Former DUP sports minister Gregory Campbell has welcomed comments from a senior GAA figure who suggested the organisation could stop flying the Irish tricolour.
Tyrone manager Mickey Harte, one of the most prominent and well-known figures in the GAA, pointed to past changes within the organisation as he suggested the GAA could stop flying the Irish tricolour and playing the Irish national anthem when “the time is right”.
East Londonderry MP Mr Campbell was sports minister when Mr Harte’s Tyrone side won the All-Ireland football championship in 2008. He said Mr Harte’s comments were to be welcomed but stressed that there were still significant problems for the GAA to overcome, not least the naming of certain clubs and grounds.
“I do know that there can be an association with the GAA, particularly in Tyrone, and extreme republican agendas,” Mr Campbell said.
“There are a number of grounds in Tyrone named after IRA terrorists. In my own constituency there is a club named after Kevin Lynch, an INLA terrorist.
“I think it is welcome if any figure like Mickey Harte, who is in a prominent position in the GAA, makes statements like that. It is very helpful and it is very useful. I said similar things to Mickey Harte when I was the sports minister and County Tyrone won some sort of Gaelic trophy or other – I think it was called the Sam Maguire.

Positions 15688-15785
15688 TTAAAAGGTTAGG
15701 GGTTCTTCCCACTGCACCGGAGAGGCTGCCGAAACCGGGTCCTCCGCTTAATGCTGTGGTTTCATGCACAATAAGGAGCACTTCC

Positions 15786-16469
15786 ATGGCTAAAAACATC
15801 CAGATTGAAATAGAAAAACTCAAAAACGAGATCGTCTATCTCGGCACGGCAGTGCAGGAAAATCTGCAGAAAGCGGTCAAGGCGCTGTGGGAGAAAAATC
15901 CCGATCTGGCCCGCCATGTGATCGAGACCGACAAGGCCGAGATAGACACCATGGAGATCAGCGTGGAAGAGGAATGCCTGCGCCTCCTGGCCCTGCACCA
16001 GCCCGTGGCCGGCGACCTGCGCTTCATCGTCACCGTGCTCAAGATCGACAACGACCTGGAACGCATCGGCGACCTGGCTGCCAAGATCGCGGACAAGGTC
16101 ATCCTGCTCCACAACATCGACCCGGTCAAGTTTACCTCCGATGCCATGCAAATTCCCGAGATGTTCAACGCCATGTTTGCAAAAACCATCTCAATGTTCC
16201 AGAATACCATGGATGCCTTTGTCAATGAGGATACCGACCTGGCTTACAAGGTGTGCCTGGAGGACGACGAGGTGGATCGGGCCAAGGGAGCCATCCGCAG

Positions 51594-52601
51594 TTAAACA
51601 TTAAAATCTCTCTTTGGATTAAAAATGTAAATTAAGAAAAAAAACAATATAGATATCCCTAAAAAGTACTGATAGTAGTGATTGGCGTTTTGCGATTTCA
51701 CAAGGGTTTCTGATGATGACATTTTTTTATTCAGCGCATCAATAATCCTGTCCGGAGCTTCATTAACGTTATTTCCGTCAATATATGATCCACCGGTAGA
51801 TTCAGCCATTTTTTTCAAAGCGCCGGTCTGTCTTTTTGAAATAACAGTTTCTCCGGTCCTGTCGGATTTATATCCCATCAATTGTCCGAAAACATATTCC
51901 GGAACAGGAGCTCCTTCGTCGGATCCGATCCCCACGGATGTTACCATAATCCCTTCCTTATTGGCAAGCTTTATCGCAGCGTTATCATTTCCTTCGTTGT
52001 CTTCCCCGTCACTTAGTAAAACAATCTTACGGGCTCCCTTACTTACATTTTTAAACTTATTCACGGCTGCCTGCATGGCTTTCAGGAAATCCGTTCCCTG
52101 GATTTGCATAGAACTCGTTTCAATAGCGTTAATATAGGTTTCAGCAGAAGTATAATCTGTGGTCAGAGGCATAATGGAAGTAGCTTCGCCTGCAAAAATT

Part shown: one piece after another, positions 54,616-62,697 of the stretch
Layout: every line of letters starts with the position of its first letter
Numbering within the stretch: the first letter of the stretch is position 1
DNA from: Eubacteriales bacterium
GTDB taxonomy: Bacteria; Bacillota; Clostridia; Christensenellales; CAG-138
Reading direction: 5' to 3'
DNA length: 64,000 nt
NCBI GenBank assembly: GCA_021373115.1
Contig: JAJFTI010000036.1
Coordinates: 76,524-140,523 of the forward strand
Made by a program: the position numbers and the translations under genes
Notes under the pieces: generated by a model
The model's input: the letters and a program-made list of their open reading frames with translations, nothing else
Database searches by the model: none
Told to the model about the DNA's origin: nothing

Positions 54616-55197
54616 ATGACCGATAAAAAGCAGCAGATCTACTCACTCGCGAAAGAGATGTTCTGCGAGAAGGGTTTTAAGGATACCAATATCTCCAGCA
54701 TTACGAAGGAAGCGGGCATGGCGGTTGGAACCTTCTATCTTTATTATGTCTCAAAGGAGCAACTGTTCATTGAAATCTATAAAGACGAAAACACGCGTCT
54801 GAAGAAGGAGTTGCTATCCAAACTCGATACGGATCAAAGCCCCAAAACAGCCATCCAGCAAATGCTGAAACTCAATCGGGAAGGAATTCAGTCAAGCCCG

“I made the point at the time that things were changing and that was welcome but that they needed to do more, so if Mickey Harte is making those type of comments that is welcome.
“I think that these things they are discussing – the Irish national anthem and the tricolour – are things that should be done in their own right. It shouldn’t be done only as a means to try and get unionists involved in the GAA – the changes should be made because it is right.”
Speaking during a radio interview with the BBC, Mr Harte said: “If the time’s right and people felt there was some movement could happen in that that direction, then I think it will.”
Last month, GAA president Aogán Ó Fearghaíl suggested the association may stop playing the Irish national anthem and flying the Irish tricolour at matches.
Mr Ó Fearghaíl, said he accepted the anthem and tricolour caused “difficulty at home” but stressed that any changes would only come in an “agreed Ireland”.
He later clarified those comments, saying they were “very much in the realms of speculation as to a new future”.